While some scenes make more sense than others, this appears to be deliberate. The production suggests that there are things about the skies that have yet to be explained. The passenger flight that disappeared in March 2014 whilst flying over the Indian Ocean isn’t directly or indirectly referenced in the show, but it’s the sort of thing that comes to mind. I felt as though the show was almost crying out for a second act, or a companion piece, in which all the things that put people off having anything to do with flying are explored – phobias, the tedium of airport security, terrible food, lack of legroom, and so on.

Interestingly, the production company’s social media suggests the team took a train down from Scotland to London rather than a flight. If a show about planes could be as riveting as this one, one about the railways could prove equally surprisingly intriguing, and definitely just as chaotic. As for this show, it’s a delightful romp through different viewpoints on planes and flying – a lively and spirited journey.

4 stars

Review by Chris Omaweng

Flightpath: A Surreal Comedy about Things Falling from Planes
A man, a plane, a cadaver: pandemonium!
High above the earth, where hunks of metal soar on invisible winds, the very fabric of reality breaks down… When an unidentified body falls impossibly fast from a plane which never existed, one journalist – determined to make sense of it all – resolves to take up the case.

When what he finds goes deeper than a single story could, he quickly finds himself picking battle lines in a fight between reason and madness. Stitching up a story from loosely related scenes, Flightpath weaves a tapestry of craziness which might just make sense of the spinning world we live in.
Brace yourselves for this colourful comedy about humanity’s fascination with the skies.

The Creative Team
Writer | James Burke
Director | Tomaž Krajnc
Design | Lu Herbert
Lighting Design | Laurel Marks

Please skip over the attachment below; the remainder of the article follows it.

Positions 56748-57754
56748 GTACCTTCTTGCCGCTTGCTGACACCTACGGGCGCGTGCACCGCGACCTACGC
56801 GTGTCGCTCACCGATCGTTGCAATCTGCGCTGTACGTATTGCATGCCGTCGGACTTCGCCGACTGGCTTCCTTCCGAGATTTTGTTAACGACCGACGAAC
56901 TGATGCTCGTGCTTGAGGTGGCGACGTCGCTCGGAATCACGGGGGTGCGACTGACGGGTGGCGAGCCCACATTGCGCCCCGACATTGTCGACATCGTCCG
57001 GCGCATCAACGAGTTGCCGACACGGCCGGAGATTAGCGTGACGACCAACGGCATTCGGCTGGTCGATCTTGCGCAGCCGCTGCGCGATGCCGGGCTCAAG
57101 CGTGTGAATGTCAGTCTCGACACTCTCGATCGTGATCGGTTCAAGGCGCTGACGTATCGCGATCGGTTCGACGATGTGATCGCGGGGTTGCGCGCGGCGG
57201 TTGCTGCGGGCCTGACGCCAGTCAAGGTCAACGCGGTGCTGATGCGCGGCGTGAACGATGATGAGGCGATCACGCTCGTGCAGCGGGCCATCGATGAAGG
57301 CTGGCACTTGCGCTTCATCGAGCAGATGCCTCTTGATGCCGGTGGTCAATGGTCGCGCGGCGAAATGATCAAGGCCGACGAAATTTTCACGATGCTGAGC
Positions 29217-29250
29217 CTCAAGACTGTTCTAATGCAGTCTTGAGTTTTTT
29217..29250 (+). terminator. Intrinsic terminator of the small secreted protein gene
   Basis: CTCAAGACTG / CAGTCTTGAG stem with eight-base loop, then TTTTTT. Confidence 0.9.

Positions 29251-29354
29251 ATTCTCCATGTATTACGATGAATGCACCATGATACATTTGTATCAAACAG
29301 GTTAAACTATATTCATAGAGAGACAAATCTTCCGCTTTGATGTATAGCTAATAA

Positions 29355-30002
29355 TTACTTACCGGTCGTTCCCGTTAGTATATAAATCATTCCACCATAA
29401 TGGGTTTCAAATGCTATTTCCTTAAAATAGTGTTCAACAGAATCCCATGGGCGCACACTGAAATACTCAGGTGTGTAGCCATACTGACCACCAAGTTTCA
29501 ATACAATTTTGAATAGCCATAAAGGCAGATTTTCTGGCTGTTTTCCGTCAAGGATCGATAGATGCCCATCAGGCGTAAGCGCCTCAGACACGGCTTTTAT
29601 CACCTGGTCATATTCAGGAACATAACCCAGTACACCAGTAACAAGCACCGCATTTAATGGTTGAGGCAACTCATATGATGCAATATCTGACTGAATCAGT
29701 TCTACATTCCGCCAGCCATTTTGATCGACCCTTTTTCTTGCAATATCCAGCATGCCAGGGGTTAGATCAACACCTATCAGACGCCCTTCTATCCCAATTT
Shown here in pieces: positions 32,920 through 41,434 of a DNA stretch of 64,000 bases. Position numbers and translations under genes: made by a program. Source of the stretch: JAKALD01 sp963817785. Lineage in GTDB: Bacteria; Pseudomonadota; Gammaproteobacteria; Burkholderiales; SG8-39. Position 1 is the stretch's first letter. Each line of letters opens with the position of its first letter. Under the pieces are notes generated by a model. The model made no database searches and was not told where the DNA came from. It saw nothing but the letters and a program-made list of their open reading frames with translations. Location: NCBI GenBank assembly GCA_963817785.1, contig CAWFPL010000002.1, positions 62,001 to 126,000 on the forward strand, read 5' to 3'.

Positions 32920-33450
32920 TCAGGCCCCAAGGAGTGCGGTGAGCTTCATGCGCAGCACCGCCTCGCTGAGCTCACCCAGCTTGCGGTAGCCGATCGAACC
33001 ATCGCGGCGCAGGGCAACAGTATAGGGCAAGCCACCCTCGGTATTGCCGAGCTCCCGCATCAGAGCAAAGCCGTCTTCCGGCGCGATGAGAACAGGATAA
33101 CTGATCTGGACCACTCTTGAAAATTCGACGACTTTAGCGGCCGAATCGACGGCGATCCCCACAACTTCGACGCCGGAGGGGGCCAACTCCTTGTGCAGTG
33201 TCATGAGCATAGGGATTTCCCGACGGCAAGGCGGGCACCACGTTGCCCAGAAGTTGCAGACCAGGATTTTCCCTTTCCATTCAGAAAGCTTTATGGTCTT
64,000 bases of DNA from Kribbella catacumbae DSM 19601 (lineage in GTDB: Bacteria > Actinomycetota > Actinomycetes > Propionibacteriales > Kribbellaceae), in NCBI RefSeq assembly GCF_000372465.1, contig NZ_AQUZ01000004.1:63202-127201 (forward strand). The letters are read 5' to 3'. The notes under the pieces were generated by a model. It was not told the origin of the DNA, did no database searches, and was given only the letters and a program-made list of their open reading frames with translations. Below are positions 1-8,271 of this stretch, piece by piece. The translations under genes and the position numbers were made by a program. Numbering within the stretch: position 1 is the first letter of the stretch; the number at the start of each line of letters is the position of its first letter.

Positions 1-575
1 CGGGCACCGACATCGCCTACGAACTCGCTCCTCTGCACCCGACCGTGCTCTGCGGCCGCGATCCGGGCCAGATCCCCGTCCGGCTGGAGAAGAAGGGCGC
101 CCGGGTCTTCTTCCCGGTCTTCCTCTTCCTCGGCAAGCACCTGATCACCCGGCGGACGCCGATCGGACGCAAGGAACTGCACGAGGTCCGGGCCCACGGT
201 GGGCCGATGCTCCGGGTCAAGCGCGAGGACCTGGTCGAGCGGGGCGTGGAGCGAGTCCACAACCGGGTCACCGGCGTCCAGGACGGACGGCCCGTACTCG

Sound Design | Kristina Kapilin
Producer | Brief Palava
Running time: 75 minutes
The Cast | James Burke, Kelly Davie, Derek Jeck

Brief Palava present
FLIGHTPATH
by James Burke
Tuesday 17 – Saturday 28 May 2022
https://brockleyjack.co.uk/

Related News & Reviews Past & Present

Author

1 thought on “Flightpath by James Burke at Jack Studio Theatre | Review”

  1. I have recently seen the “play” by the Brief Palava group, my experience have been overwhelming negative.
    The “play” could have been a podcast because hardly any effort were made to provide a visual reference, the Palava group thought that shouting was a good replacement for acting, the various episodes that should make up the storyline, are confusing because there are no scenery or significant props changes and the group is not good enough to provide characterisation (but still they shout a lot) and the jokes were both pathetic and panto-like.
    The sparse audience seemed to laugh at the grimaces of the cast, and I guess that being drunk of intellectually challenged could have been a bonus in appreciating the performance.
    The “story line” was all over the place, practically unintelligible, and at the end of the day dull, pretentious and child like.
    Whatever the nonsensical content could have still yielded was wasted away by poor execution.
    Over all not enjoyable.

Comments are closed.

Scroll to Top